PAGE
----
From Tulsa World

By KYLE ARNOLD World Staff Writer
Published: 3/13/2011  3:49 AM
Last Modified: 3/14/2011  9:51 AM

Within two weeks of opening their first CherryBerry self-serve frozen yogurt shop in Broken Arrow, Robyn and Dallas Jones were getting requests to franchise the concept.

That was May 2010. They opened a second location in August in Owasso. Then they licensed the brand for stores to open in Glenpool and Claremore.

Solicitations soon came from McKinney and Victoria, Texas, as well as Springfield, Mo. In only 10 months of business there are 11 stores open, with locations set to open in Arkansas, North Dakota and Illinois.

“People see the concept and say ‘why don’t we have this in our town?’ ” said Robyn Jones, who runs the operations side of the business while husband Dallas spearheads franchising.

On Friday, the couple opened their third company store, another in Broken Arrow, that also has a franchise office.

To say the least, the concept has been very popular – and the competition is growing.

In less than a year, 14 self-serve yogurt stands have opened in and around Tulsa, and five more are under construction.

“There’s this really big interest in frozen yogurt right now,” said Eric Giandelone, director of food-service research for Mintel, a London-based business analysis company. “It’s almost as if it’s overtaken cupcakes as the hot novelty product.”

In Tulsa, some frozen yogurt shops have opened within a few hundred feet of one another or at adjacent sides of an intersection.

The growing list of frozen yogurt shops is led

by a bevy of local companies, including CherryBerry and Oklahoma City area-based Peachwave and Orange Leaf.

Business filings indicate that Encino, Calif.-based Menchie’s plans to open a local store at 5355 E. 41st St., and a local businessman, Michael D’Onofrio, is opening a concept of his own called Yolotti Yogurt, a hybrid self-serve frozen yogurt shop and cafe.

Self-serve frozen yogurt restaurants are the coolest dessert trend in the restaurant market.

The shops charge by the ounce and have a host of frozen yogurt flavors and toppings to pile high on the dairy treat. Toppings include fresh fruit, candy, granola, chocolate and nuts.

But with the number of self-serve frozen yogurt shops exploding, during the next year they will have to fight for customer loyalty as the competition grows.

Local “fro-yo” sellers imported the trend from Southern California, where the trend burst on the scene in 2008.

Kevin Moon, founder of Peachwave said he got the idea for his chain after visiting similar stores during a trip to the Los Angeles area.

But frozen yogurt had already been undergoing a resurgence. PinkBerry, a West Hollywood-based company, took off in 2005 after importing an Asian concept for a slightly bitter soft-serve yogurt with fresh fruit and other toppings.

Tulsa-based Beautiful Brands International opened FreshBerry in early 2008 in Jenks with a similar concept of fresh fruit on top of soft-serve yogurt.

Then came the do-it-yourself competitors across California.

FreshBerry opened two self-serve frozen yogurt stands in Fremont, Calif., and Raleigh, N.C., late last year.

It didn’t take long for Oklahoma to develop a taste for frozen yogurt, with Orange Leaf and Peachwave stores opening in 2009.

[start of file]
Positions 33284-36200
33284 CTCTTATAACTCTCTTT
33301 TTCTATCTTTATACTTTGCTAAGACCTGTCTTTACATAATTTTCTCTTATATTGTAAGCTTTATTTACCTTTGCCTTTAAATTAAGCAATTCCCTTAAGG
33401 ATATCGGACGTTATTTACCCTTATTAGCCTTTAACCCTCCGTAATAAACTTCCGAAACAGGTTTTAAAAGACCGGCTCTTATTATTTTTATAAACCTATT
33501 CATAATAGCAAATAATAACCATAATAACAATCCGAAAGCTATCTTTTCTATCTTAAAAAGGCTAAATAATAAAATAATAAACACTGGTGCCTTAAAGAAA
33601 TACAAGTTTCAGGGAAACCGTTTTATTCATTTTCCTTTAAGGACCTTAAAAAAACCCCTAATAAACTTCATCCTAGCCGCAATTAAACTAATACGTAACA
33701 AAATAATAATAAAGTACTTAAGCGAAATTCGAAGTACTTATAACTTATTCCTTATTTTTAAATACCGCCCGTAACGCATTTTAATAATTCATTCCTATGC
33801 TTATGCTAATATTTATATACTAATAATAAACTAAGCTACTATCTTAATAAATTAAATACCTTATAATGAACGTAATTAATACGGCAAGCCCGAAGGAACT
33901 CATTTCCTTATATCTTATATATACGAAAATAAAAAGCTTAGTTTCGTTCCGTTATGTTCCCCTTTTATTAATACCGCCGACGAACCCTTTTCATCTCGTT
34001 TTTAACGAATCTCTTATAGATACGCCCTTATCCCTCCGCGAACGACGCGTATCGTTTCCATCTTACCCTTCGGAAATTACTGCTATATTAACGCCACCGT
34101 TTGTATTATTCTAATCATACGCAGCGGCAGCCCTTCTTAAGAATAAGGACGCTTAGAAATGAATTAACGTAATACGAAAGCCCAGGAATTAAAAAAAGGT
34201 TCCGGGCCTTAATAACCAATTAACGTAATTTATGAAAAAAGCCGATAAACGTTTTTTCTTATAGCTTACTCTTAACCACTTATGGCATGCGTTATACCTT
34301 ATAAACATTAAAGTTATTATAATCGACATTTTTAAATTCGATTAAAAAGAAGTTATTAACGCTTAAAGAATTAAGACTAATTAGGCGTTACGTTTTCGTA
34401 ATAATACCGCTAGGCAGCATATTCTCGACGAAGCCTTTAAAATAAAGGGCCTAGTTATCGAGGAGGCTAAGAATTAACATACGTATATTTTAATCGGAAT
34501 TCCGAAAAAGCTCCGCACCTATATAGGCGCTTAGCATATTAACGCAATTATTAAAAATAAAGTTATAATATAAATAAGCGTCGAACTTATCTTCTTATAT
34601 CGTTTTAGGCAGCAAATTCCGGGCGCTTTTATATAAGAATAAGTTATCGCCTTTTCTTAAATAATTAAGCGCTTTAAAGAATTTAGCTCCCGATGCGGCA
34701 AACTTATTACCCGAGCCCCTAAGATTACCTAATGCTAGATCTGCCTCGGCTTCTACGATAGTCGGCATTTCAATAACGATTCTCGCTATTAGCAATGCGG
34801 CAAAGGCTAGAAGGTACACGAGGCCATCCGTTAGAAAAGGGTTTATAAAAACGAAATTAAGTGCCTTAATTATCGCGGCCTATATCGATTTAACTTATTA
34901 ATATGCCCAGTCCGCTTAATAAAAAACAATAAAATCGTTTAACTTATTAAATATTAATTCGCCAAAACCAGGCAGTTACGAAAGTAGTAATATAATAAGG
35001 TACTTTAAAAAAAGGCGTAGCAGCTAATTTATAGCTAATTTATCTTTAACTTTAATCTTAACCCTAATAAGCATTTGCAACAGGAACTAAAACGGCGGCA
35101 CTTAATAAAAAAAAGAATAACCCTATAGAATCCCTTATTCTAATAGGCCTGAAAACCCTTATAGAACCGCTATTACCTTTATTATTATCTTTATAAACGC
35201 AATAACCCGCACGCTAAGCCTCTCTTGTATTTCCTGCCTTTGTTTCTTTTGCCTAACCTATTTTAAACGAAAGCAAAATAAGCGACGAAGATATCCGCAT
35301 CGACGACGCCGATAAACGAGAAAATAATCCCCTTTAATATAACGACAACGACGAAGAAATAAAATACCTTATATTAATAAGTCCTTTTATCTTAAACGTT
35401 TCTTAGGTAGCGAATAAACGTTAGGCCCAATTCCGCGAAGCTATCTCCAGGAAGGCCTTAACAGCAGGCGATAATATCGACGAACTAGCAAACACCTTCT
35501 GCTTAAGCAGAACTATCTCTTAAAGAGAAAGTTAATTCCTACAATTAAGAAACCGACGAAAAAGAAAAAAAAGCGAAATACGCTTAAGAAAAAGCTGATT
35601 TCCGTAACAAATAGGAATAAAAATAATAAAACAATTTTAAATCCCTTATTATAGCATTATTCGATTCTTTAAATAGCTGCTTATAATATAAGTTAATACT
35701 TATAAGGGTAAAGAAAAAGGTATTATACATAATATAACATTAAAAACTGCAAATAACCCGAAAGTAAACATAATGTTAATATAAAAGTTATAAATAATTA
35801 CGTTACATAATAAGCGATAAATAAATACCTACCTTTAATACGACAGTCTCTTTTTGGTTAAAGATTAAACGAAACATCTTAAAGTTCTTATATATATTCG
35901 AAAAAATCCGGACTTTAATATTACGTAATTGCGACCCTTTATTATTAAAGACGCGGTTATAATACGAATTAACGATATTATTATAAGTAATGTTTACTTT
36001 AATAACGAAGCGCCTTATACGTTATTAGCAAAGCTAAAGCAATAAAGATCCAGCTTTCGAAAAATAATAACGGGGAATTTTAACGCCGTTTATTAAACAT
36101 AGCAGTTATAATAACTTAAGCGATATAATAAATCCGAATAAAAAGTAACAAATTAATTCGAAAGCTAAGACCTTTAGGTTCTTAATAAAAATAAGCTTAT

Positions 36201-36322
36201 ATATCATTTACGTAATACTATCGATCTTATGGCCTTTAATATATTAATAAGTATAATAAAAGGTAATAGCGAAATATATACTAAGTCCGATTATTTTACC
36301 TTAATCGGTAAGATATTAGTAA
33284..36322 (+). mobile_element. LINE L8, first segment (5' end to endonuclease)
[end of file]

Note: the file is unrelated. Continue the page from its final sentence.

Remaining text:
The first stores started opening in Tulsa in mid-2010, and the influx of new eateries haven’t stopped.

Neil Devoe opened a Peachwave frozen yogurt store earlier this month at the KingsPointe Village shopping center at 61st Street and Yale Avenue.

“It’s a lot of fun, but they are not easy to run,” Devoe said. “You have to … get health department approval. There are lot of restrictions.”

He said business has been surprisingly good in the first week of business, but he expects the real rush to start when sunny days return in spring and summer.

Beautiful Brands president and CEO David Rutkauskas said the Tulsa market has become too saturated with self-serve frozen yogurt shops.

“There is literally not enough people in Tulsa with … discretionary income to sustain all of these frozen yogurt shops,” Rutkauskas said.

Beautiful Brands has two FreshBerry stores in Tulsa, neither of which offer self-service.

But with frozen yogurt demand dropping dramatically in winter, Rutkauskas said most new FreshBerry stores will have a cafe and sell a Smallcakes, a brand of gourmet cupcakes franchised by Beautiful Brands.

The company is also skeptical of opening any new Freshberry stores until the competition “shakes out and most of these stores close,” he said.

According to building records, most frozen yogurt restaurateurs spend between $100,000 and $250,000 on interior renovations at shopping centers where they build the restaurant.

Then there are franchising fees, hiring employees, acquiring food and health department regulations.

Still, it can be far cheaper than opening a fast-food or family-service restaurant, which usually requires more than $1 million in capital.

Jones said the competition has made her focus more on store quality. The company has ice cream shipped frozen from a dairy and yogurt plant in Arkansas.

CherryBerry has been aggressive in expanding its brand by offering a licensing model that comes with fewer restraints than franchising. The licensing fee is also low at $5,000, with 2.5 percent of revenues going back to the CherryBerry corporation.

“A lot of people opening CherryBerry stores are school teachers and police officers,” said Robyn Jones, who served 16-years with the Tulsa Police Department before she quit last year to open the first store.

It will be hot soon, but self-serve frozen yogurt is ready to make summertime easier.

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